Killing Sin

Our debt is to the Holy Spirit, not to the flesh.  The flesh (in the narrow sense of sinful flesh in rebellion against God) gives us nothing good.  Our debt is to the Lord, not to the flesh.  Living after the flesh ends in death and the flesh does NOT offer us life.

Romans 8:13 – Kill Sin

The New Testament relates the sinful nature to the sarx, or “flesh.” While originally referring to the material body, Paul innovatively equates it with the sinful nature (Romans 7:5-8;13; Galatians 13, 19). 1

The corrupt inclinations and passions are called deeds of the body because they are supposed to have their origin in the fleshly appetites.

God Empowers

We believers are engaged in a battle: the flesh against the Spirit, and the Spirit against the flesh. If you live to indulge your carnal propensities, you will sink to eternal death (Romans 7:23). It takes the indwelling Spirit of God to provide the victory (Romans 8:13; Galatians 5:17). 2

Through the Spirit – By the aid of the Spirit; by cherishing and cultivating his influences. What is here required can be accomplished only by the aid of the Holy Spirit.

When the believer is wholly dedicated to God, progress in sanctification is assured. Then the Holy Spirit will put to death the deeds of the body (Romans 8:13). Christ sanctifies the believer by producing holiness in him by the Spirit (Hebrews 2:11). 3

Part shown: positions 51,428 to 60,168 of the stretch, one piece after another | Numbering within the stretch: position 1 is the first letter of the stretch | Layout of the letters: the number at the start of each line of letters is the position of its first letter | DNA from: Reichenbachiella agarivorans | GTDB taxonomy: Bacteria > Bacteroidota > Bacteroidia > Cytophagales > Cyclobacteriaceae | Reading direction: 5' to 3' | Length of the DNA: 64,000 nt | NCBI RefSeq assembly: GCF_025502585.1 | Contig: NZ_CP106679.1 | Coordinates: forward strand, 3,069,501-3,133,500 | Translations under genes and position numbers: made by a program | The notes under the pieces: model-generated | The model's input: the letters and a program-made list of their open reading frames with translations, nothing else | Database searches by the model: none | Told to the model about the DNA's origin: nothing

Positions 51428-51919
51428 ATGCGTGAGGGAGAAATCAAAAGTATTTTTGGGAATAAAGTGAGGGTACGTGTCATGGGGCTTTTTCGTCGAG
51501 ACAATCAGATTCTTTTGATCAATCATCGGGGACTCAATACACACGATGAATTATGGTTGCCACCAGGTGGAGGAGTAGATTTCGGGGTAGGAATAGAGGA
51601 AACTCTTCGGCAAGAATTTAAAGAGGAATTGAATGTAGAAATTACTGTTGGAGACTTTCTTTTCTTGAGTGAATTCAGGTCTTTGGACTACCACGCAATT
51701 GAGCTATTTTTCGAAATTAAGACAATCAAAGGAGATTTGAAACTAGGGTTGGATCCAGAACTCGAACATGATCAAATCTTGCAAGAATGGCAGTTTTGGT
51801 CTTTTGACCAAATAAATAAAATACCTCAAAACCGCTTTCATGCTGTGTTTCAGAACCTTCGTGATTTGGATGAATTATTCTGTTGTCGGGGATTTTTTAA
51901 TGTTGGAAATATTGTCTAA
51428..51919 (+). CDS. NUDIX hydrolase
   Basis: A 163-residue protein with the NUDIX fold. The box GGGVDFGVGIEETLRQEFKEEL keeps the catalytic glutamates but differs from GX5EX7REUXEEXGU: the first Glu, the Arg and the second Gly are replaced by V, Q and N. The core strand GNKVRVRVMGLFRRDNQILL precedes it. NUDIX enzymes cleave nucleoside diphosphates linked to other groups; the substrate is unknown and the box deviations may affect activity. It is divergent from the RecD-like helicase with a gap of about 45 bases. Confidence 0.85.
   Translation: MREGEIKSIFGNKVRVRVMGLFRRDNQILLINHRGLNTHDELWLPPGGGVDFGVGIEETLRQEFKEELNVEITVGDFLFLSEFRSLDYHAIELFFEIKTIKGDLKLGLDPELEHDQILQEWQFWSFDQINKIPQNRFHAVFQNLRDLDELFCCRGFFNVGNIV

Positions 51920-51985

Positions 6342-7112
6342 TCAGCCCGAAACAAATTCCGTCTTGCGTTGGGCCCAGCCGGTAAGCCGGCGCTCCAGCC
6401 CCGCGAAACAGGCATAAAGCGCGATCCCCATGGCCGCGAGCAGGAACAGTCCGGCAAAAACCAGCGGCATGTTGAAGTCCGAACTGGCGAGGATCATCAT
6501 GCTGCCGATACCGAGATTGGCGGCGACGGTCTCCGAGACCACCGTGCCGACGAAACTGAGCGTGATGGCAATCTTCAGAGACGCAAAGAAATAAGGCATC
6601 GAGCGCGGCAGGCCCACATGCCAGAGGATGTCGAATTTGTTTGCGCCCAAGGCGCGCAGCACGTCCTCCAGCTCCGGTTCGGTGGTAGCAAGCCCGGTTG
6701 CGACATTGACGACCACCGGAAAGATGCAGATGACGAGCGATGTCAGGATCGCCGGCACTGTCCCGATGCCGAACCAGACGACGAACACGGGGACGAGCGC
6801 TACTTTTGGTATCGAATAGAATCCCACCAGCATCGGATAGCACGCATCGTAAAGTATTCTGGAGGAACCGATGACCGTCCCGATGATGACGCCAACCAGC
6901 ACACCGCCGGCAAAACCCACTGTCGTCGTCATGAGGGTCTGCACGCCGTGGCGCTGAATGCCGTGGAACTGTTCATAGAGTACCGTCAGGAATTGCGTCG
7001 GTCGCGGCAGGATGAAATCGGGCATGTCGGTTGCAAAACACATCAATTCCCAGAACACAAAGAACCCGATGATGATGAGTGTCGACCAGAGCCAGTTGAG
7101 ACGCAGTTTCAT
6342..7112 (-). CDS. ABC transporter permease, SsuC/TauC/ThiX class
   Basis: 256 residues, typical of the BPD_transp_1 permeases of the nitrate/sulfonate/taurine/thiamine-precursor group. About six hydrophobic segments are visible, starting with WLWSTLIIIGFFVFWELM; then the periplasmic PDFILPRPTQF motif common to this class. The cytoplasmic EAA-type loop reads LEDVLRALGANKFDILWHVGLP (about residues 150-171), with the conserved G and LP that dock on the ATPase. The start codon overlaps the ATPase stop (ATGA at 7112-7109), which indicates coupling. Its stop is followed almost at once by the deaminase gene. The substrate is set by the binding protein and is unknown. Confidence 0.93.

Killing Sin

“The Holy Spirit also works sanctification in the life of the believer. Sanctification means the continued transformation of moral and spiritual character so that the life of the believer actually comes to mirror the standing that he or she already has in God’s sight.  While justification is an instantaneous act giving the individual a righteous standing before God, sanctification is a process of making the person holy or good. The work of the Holy Spirit, then, is not merely the negative work of mortification of the flesh (Romans 8:13) but also the production of a positive likeness to Christ.” 4

Sin is a matter of the entire person, 5 not just one aspect of the person, such as the body or reason. Several references make clear that the body is affected (e.g., Romans 6:6, 12; 7:24; 8:10, 13). 6

We are to put to death the works of the body (Romans 8:13) and present our bodies as a living sacrifice (Romans 12: 1, 2). 7

Paul uses the word “mortify” (put to death) as a kind of play upon the word “die”.

There can be no safety, no holiness, no happiness, to those who are out of Christ: those who do not put sin to death.  No “safety,” because they are under the condemnation of the law (Romans 8:1); no holiness, because only those united to Christ have the spirit of Christ (Roman 8:9); no happiness, because carnally minded is death (Romans 8:6)” 8

You shall live, be happy, and be saved. Either your sins must die, or you must. If they are suffered to live, you will die. If they are put to death, you will be saved. No man can be saved in his sins.